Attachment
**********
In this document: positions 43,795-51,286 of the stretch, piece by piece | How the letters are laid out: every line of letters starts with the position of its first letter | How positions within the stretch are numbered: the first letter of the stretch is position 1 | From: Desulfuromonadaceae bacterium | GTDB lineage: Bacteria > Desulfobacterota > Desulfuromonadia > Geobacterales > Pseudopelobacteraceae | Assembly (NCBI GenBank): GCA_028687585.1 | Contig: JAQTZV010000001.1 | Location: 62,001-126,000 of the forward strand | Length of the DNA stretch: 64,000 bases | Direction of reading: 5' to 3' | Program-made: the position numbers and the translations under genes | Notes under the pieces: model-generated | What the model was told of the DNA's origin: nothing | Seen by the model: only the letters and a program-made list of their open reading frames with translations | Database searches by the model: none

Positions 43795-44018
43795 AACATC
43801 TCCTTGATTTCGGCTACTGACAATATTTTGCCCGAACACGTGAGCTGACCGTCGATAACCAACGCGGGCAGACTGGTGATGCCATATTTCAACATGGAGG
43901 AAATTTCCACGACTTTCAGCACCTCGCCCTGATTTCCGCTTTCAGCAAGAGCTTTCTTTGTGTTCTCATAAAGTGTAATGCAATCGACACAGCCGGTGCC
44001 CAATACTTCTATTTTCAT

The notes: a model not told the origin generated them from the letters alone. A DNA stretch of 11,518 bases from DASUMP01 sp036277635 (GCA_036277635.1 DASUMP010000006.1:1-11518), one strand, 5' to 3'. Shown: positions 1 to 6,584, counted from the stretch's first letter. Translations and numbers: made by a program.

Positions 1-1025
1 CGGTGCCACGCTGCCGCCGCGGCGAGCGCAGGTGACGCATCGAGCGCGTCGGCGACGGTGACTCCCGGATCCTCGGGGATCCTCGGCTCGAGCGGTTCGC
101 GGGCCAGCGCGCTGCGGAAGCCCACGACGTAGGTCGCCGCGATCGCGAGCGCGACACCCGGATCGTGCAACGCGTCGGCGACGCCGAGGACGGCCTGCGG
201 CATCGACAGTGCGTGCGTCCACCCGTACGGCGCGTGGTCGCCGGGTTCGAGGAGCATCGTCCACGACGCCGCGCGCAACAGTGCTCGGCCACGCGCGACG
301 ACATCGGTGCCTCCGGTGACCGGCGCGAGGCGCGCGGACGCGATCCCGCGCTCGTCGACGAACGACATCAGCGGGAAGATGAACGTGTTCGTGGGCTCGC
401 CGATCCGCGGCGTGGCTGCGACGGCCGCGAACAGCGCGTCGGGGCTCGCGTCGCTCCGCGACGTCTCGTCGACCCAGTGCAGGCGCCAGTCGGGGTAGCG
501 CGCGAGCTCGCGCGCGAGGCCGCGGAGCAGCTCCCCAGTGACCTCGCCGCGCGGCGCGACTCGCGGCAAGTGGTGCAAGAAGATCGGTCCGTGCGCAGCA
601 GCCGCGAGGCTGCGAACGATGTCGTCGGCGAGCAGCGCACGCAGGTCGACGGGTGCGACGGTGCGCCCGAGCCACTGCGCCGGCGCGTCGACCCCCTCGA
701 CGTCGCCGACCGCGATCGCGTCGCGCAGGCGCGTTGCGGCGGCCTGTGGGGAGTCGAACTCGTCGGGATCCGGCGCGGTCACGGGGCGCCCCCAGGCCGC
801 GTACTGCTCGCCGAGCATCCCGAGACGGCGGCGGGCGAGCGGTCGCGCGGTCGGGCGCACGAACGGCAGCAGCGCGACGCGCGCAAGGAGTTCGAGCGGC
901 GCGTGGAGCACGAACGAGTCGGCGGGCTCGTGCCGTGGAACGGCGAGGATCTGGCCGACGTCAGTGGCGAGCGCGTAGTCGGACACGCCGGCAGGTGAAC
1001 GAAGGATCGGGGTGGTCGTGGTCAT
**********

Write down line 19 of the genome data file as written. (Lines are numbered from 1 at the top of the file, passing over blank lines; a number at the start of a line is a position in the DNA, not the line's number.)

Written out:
1001 GAAGGATCGGGGTGGTCGTGGTCAT